A perennial gubernatorial candidate, coarsened by a lifetime’s grabbing for the main chance, Butler was tough, crude, and vain, an opportunist and adventurer. Elected on his sixth try in 1882, Butler was denied the honorary doctorate Harvard traditionally awarded to the Governor of the Commonwealth. But he and Vickie struck it off well.
Yet Butler was radical as well as corrupt. The genius he usually directed at concealing evidence, eliciting perjury, and enacting special interest legislation was also employed in the cause of African-Americans and women. He was sincere when he said, “God made me only one way. I must always be with the underdog in the fight. I can’t help it; I can’t change it; and on the whole, I don’t want to.”
Confronted once with a rumor that he had offered to help Vickie in the cause of woman suffrage in exchange for a chance to “feast his eyes upon her naked person,” Butler replied, “Half truths kill.” Goldsmith notes that Vickie knew Butler well enough to remember his midnight snacks of doughnuts washed down with whiskey. But whether Vickie and Butler were lovers is as irrelevant as it is unclear. He proved a consistent, ruthless, and effective champion of human rights. Rarely has so blatant a cynic become so embattled a reformer.
On January 11, 1871, Woodhull addressed the committee. She argued Congress did not need to amend the Constitution; Article IV, Section 2 and the Fourteenth Amendment already provided the right to suffrage for all citizens. Congress only needed to pass a declaratory act to enable women to vote. Senator Charles Sumner later said no one could answer her legal arguments. In the end, the committee still defeated her proposal.
She had always championed free love. Vickie believed the institution of marriage was tyranny; married men and women who no longer loved one another should be free to take up other relationships; and unloving marriages essentially constituted a form of sanctioned prostitution.
The Reverend Henry Ward Beecher, pastor of Plymouth Church in Brooklyn Heights, preached a different sort of sexual emancipation. Driven by his need for adulation and crude physical lusts, Beecher blurred the identify between revealed Christianity and a vague adherence to the teaching and example of Christ in a self-indulgent, flabby theology he called the Gospel of Love.
Immensely popular among the elite, Beecher had a string of affairs with female parishioners and other women. On October 10, 1868, he seduced Elizabeth Tilton, the wife of Theodore Tilton, a journalist and one of his parishioners. Mrs. Tilton confessed to her husband. Tilton, who had been one of Beecher’s friends, threatened to expose Beecher.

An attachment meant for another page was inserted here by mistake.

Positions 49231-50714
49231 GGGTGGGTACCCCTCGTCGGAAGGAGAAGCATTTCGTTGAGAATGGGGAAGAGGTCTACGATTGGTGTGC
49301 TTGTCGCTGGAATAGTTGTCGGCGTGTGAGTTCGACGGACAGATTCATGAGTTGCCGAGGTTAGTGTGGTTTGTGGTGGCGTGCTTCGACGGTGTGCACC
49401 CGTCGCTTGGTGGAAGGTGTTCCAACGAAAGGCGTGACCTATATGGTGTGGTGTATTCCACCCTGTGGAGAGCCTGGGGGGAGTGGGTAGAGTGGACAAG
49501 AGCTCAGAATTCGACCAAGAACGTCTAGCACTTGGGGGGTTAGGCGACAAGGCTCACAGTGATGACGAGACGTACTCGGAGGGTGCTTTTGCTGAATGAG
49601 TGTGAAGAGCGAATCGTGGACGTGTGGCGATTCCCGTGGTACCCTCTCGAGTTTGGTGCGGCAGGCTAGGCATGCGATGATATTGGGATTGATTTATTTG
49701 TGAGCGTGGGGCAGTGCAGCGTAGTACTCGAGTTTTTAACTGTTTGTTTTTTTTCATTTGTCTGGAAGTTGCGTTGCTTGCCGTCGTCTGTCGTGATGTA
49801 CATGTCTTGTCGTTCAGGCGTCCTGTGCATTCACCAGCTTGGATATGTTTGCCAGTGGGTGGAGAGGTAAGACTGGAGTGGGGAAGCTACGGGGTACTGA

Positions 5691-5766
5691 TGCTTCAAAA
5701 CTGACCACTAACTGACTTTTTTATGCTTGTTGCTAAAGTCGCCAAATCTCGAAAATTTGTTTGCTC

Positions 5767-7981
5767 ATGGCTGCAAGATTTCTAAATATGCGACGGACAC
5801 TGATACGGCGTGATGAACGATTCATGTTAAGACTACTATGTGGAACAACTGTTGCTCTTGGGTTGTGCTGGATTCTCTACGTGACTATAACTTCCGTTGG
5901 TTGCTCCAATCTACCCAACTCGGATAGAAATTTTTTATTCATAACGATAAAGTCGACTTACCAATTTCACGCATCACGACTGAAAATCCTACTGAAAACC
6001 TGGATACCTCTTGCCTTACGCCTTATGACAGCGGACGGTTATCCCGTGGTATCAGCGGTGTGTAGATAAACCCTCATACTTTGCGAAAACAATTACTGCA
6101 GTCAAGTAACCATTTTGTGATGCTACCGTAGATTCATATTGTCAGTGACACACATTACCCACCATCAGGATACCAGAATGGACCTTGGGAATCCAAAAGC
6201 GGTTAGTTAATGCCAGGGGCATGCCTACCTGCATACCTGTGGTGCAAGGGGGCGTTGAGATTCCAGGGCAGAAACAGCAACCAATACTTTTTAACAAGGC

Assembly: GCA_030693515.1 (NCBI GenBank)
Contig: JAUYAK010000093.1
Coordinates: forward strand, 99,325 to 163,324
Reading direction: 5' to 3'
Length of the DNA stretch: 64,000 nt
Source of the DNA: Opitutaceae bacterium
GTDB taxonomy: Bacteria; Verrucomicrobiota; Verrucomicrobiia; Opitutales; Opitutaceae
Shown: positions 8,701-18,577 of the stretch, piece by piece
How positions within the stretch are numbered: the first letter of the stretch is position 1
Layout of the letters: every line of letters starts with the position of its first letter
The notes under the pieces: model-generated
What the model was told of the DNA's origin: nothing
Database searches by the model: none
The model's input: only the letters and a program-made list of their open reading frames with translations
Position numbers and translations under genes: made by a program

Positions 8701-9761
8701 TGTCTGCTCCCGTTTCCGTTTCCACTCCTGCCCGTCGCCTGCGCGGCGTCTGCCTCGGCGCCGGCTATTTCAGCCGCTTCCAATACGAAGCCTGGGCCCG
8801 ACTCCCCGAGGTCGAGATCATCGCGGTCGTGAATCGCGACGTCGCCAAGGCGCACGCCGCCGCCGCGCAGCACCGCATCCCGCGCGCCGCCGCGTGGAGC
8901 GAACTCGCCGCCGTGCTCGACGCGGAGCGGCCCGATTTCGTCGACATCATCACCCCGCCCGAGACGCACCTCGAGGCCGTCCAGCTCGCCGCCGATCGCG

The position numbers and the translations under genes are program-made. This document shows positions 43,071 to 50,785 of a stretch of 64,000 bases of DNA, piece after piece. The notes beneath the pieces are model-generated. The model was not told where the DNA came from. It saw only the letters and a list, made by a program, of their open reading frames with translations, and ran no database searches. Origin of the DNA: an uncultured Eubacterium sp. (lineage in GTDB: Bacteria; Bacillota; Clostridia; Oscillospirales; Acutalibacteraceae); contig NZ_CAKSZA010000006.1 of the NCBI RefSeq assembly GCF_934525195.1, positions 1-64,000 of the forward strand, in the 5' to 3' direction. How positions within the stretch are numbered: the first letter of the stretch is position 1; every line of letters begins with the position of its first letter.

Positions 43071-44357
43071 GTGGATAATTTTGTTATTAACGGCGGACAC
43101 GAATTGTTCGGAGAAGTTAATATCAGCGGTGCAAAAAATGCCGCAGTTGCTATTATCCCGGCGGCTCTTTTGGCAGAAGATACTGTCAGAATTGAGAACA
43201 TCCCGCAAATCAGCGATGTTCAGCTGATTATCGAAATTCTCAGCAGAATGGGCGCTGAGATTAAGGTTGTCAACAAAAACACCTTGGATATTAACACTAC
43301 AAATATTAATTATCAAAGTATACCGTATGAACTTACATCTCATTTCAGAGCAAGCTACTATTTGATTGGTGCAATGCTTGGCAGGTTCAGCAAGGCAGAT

Goldsmith confirms that there was a cover-up, largely because Plymouth Church had been financed by bonds depending on the collection plate for their repayment. Beecher was the box office draw. If he were driven from the pulpit, the men who had bought the bonds stood to lose their money. But the Beecher-Tilton affair, too, became an open secret. Many feminists who corresponded with Vickie wrote about it, often from personal knowledge of one or more of the participants.
Because Beecher had practiced free love without admitting it, Vickie outed him as an adulterer and lecher, right on the front page of Woodhull & Claflin’s Weekly for November 12, 1872. She described what Beecher and Mrs. Tilton had done, reprinting letters from Mrs. Stanton and other feminists to support her claims. Beecher did not sue for defamation. But Anthony Comstock charged Vickie and Tennie with obscenity, namely, for using the phrase “red trophy of her virginity,” a quotation from the Book of Deuteronomy. The sisters would be repeatedly arrested and jailed for months.
According to Goldsmith, Comstock (the self-proclaimed “Roundsman for the Lord”) was an obsessive masturbator. His sexual guilt drove him to a lifelong pursuit of pornography, dirty playing cards, and the whole gamut of sexual devices, appliances, and toys. Amid the splendors of the Gilded Age, Comstock saw only dirty pictures. He was a little too enthusiastic about showing off his porn collection; a little too proud of the badge and gun a craven Congress permitted him to carry as a special postal agent.
Against so inexorable a force, what could Vickie do but to retain William F. Howe, the late nineteenth century’s sleazy lawyer par excellence. Howe usually represented murderers, thieves, fences, pimps, and whores. He could persuade juries that a defendant’s trigger finger had slipped not once, but six times. He found Anthony Comstock child’s play. On the day of his summation, Howe demanded to know if Deuteronomy and Fielding were obscene, asked why the court had not issued an order to seize the works of Smollet and Byron, and won over the jury with a fine, roaring speech: “O Liberty, where are thy defenders?…Must it be as the poet says: ‘Truth forever on the scaffold,/ Wrong forever on the throne?'”
In 1877, Vickie and Tennie went to London. After a friendly discussion about Cornelius Vanderbilt’s personal life with William Henry Vanderbilt, the late Commodore’s son, a small fortune had been placed at their disposal provided they left the country. Vickie married John Biddulph Martin, an English banker, and spent the rest of her life striving for a respectability she could not win.
But Tennie had a grand time. In 1884, she met a wealthy widower, Sir Francis Cook, told him the spirit of his dead wife had advised her to marry him, and did. Lady Cook (who, upon her husband’s ennoblement by the King of Portugal, also became known as the Vizcondesa da Montserrat) entertained lavishly throughout a loving, happy marriage. She remained beautiful, witty, charming, and open until her death in 1923.
Vickie joined her among the spirits in 1927. In a niche of her library, where she died, was a shrine to Nike. Being Vickie, she sometimes murmured that in another life she too had been the winged goddess of victory.